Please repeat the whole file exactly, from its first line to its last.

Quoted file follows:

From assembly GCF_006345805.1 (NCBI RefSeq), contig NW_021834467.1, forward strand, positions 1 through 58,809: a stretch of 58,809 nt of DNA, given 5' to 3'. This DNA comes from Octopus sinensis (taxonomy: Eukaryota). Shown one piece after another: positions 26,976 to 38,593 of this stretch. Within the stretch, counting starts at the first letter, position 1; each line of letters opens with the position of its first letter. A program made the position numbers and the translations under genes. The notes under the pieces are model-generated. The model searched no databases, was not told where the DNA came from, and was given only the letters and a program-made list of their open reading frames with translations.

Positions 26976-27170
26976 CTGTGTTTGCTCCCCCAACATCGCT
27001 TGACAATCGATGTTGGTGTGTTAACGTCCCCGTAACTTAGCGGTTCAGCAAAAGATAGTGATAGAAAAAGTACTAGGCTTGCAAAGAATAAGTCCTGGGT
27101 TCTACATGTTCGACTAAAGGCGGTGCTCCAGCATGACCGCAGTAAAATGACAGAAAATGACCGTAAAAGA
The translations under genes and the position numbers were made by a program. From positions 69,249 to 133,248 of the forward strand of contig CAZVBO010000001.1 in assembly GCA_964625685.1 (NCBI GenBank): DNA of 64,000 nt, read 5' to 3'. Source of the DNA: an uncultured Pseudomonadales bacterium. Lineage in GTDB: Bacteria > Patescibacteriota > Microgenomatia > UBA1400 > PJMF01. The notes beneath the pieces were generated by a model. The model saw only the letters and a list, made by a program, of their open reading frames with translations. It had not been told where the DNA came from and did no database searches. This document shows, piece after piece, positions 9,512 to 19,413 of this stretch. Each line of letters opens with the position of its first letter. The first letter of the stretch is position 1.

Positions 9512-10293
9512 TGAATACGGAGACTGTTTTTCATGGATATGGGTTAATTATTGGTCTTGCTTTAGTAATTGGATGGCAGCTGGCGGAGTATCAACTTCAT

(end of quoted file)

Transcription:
From assembly GCF_006345805.1 (NCBI RefSeq), contig NW_021834467.1, forward strand, positions 1 through 58,809: a stretch of 58,809 nt of DNA, given 5' to 3'. This DNA comes from Octopus sinensis (taxonomy: Eukaryota). Shown one piece after another: positions 26,976 to 38,593 of this stretch. Within the stretch, counting starts at the first letter, position 1; each line of letters opens with the position of its first letter. A program made the position numbers and the translations under genes. The notes under the pieces are model-generated. The model searched no databases, was not told where the DNA came from, and was given only the letters and a program-made list of their open reading frames with translations.

Positions 26976-27170
26976 CTGTGTTTGCTCCCCCAACATCGCT
27001 TGACAATCGATGTTGGTGTGTTAACGTCCCCGTAACTTAGCGGTTCAGCAAAAGATAGTGATAGAAAAAGTACTAGGCTTGCAAAGAATAAGTCCTGGGT
27101 TCTACATGTTCGACTAAAGGCGGTGCTCCAGCATGACCGCAGTAAAATGACAGAAAATGACCGTAAAAGA
The translations under genes and the position numbers were made by a program. From positions 69,249 to 133,248 of the forward strand of contig CAZVBO010000001.1 in assembly GCA_964625685.1 (NCBI GenBank): DNA of 64,000 nt, read 5' to 3'. Source of the DNA: an uncultured Pseudomonadales bacterium. Lineage in GTDB: Bacteria > Patescibacteriota > Microgenomatia > UBA1400 > PJMF01. The notes beneath the pieces were generated by a model. The model saw only the letters and a list, made by a program, of their open reading frames with translations. It had not been told where the DNA came from and did no database searches. This document shows, piece after piece, positions 9,512 to 19,413 of this stretch. Each line of letters opens with the position of its first letter. The first letter of the stretch is position 1.

Positions 9512-10293
9512 TGAATACGGAGACTGTTTTTCATGGATATGGGTTAATTATTGGTCTTGCTTTAGTAATTGGATGGCAGCTGGCGGAGTATCAACTTCAT